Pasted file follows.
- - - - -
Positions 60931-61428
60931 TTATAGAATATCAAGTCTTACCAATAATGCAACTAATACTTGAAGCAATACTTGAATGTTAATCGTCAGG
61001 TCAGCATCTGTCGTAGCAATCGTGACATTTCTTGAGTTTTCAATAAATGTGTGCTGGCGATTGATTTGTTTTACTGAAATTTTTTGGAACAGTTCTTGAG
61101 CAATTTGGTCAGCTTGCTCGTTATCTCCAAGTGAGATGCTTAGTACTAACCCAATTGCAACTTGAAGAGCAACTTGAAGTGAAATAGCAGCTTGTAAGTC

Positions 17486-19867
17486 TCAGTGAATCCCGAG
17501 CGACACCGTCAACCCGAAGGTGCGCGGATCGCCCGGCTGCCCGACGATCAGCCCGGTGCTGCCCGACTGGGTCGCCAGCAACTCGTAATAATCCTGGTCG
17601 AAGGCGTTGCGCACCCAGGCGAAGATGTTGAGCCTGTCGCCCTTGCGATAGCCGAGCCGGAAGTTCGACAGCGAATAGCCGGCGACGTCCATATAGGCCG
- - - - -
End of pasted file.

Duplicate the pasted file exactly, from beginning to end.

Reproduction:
Positions 60931-61428
60931 TTATAGAATATCAAGTCTTACCAATAATGCAACTAATACTTGAAGCAATACTTGAATGTTAATCGTCAGG
61001 TCAGCATCTGTCGTAGCAATCGTGACATTTCTTGAGTTTTCAATAAATGTGTGCTGGCGATTGATTTGTTTTACTGAAATTTTTTGGAACAGTTCTTGAG
61101 CAATTTGGTCAGCTTGCTCGTTATCTCCAAGTGAGATGCTTAGTACTAACCCAATTGCAACTTGAAGAGCAACTTGAAGTGAAATAGCAGCTTGTAAGTC

Positions 17486-19867
17486 TCAGTGAATCCCGAG
17501 CGACACCGTCAACCCGAAGGTGCGCGGATCGCCCGGCTGCCCGACGATCAGCCCGGTGCTGCCCGACTGGGTCGCCAGCAACTCGTAATAATCCTGGTCG
17601 AAGGCGTTGCGCACCCAGGCGAAGATGTTGAGCCTGTCGCCCTTGCGATAGCCGAGCCGGAAGTTCGACAGCGAATAGCCGGCGACGTCCATATAGGCCG